Aftershocks from one of the biggest earthquakes to hit Australia in recent years could continue to rock residents for months, one expert says.
The biggest earthquake in more than 50 years to impact a significant population centre in Australia has rocked residents in Melbourne and several other cities, with aftershocks potentially being felt for months.
The 5.9 magnitude earthquake whose epicentre was located in Mansfield – a small town about 180km northeast of Melbourne – was felt in the Victoria capital and by some residents in cities as far away as Sydney and Canberra, as well as in Tasmania.
It was larger in magnitude to an earthquake that devastated the city of Newcastle, north of Sydney, in 1989, which was a magnitude 5.6.
Professor Chris Elders of Curtin University's School of Earth and Planetary Sciences said it has been more than 50 years since such a large earthquake had hit a significant population centre – when one hit Meckering, Western Australia, 130km east of Perth, in October 1968. The 6.5 magnitude quake caused around $2 million worth of damage and injured about 20 people.
"It is unusual to have an earthquake of this size. It's certainly the largest one that's affected Australia in recent times," Elders told news.com.au.
"It's at the upper end of what we experience in Australia."
While there have been other quakes in Australia of a similar size, they have generally occurred in more remote areas.
The most recent quake that Australians would remember is the one which hit Newcastle on December 28, 1989, more than 30 years ago. This killed 13 people and damaged 50,000 buildings, with a damage bill adding up to around $4 billion. More than 300,000 people were affected by that quake, and 1000 were left homeless.
In 2019, there was 6.6 magnitude quake that occurred offshore near Western Australia's Kimberley Coast and was felt in Darwin and Perth.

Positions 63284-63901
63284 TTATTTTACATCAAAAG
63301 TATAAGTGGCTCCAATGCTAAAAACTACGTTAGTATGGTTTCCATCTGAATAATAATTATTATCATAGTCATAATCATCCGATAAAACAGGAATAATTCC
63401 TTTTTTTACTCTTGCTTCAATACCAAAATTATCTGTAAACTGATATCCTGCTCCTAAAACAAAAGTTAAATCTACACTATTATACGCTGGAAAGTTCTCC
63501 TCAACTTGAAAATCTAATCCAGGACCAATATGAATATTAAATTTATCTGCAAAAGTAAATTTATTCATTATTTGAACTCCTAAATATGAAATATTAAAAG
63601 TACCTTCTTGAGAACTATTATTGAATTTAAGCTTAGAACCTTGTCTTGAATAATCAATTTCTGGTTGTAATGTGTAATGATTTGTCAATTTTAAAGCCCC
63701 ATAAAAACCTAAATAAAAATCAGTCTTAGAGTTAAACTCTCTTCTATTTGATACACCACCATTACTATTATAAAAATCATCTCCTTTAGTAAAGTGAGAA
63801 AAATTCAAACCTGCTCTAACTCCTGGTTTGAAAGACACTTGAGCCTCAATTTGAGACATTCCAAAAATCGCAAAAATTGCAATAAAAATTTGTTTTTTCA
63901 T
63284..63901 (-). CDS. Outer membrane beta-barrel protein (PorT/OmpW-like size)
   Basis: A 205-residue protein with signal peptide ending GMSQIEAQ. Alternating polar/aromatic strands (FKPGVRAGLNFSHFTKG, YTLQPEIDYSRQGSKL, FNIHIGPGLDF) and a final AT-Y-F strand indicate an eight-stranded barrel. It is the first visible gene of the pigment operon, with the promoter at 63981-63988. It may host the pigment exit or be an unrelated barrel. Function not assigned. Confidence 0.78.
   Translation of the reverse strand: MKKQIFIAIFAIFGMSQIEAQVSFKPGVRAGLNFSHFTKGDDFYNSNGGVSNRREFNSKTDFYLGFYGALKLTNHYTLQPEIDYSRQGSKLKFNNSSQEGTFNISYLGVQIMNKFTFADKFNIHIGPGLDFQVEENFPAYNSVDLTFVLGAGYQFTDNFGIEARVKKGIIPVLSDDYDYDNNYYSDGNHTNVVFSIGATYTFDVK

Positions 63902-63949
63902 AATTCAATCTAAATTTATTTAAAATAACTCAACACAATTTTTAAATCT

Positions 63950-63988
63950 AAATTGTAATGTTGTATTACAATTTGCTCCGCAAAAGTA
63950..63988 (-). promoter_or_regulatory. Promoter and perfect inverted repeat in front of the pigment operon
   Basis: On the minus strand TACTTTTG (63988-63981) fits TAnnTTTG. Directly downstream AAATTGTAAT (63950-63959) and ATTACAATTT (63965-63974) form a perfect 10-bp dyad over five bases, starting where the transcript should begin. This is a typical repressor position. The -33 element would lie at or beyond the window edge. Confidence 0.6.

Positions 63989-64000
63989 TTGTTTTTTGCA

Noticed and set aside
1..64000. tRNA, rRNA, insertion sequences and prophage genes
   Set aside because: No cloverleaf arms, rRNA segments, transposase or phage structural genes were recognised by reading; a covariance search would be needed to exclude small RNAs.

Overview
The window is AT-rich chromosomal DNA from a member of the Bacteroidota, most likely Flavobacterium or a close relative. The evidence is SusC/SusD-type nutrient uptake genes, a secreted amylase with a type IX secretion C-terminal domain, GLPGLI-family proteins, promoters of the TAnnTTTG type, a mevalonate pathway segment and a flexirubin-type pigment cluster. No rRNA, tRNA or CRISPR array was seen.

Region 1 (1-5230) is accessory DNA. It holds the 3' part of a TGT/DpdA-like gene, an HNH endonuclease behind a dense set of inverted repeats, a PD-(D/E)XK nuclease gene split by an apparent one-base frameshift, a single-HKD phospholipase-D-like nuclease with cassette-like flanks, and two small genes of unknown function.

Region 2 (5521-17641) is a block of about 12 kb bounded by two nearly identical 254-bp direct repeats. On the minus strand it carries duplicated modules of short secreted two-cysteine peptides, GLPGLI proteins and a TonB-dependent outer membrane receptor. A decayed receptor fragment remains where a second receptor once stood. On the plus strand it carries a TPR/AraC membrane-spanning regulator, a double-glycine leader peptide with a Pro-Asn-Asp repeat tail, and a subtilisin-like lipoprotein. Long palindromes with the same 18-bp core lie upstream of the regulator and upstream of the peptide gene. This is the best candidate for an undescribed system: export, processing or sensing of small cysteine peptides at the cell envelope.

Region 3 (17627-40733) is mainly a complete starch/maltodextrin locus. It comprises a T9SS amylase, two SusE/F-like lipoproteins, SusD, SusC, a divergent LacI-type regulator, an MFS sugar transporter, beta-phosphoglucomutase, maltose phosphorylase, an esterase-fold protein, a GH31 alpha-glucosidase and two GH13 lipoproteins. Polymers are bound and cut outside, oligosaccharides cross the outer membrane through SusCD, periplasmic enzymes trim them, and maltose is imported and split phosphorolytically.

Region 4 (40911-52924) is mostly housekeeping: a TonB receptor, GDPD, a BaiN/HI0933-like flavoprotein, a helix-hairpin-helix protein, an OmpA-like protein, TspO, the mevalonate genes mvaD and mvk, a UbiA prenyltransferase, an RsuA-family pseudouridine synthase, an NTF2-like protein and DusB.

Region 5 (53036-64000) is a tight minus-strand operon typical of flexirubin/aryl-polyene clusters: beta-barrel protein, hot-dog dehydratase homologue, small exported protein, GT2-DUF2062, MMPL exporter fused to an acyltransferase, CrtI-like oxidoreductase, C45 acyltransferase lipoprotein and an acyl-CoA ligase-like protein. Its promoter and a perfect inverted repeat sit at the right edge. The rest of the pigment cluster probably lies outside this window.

Following today's quake, which hit around 9am, there has already been a second tremor in Mansfield, understood to be an aftershock with a magnitude of 4.0.
Elders said there were likely to be more aftershocks and tremors after such a large earthquake.
"Certainly in the days ahead we are likely to experience some and they can last several weeks or maybe even months but generally they would be much smaller and not as noticeable, although sometimes you can get a significant aftershock," he said.
He said a 5.9 magnitude quake is large enough to cause significant structural damage to buildings, depending on how close they are to the epicentre and what type of bedrock they were built on.
"Fortunately it appears in this case it has caused superficial but not structural damage," he said.
Elders said there were several hundred earthquakes every year in Australia but they were generally much smaller and located in more remote areas so people didn't feel or hear about them.
These were generally magnitude 2 or 3 quakes that would feel similar to a "big lorry driving past your house and making things rattle a bit".
"They are often not very close to major centres and are pretty evenly distributed throughout the continent," he said.
Elders said Australia was surrounded by tectonic plate boundaries.
"There are forces being generated all around Australia and so it's not surprising that stresses build up within the continent and cause an old fault line to fail and move," he said.
"The quake would be the result of that."
He said it was very difficult to predict when earthquakes will occur and there was no warning of today's quake in Victoria.
It's also not unusual for a large quake to be felt over a very wide area, with Prof Elders saying the depth of the quake influenced this.
"The larger it is and the shallower it is, the more widely it will be felt," he said.
"At the moment it's been suggested the quake occurred 10km deep but that's probably just a preliminary estimate.
"We won't really know for a little while what depth it occurred at."
For those who are concerned about what to do during a quake, Elders said the best advice is for people to get under a table if there is one close by, or if the exit is clear, to leave a building and to move away from it, into open space to avoid anything that might be falling.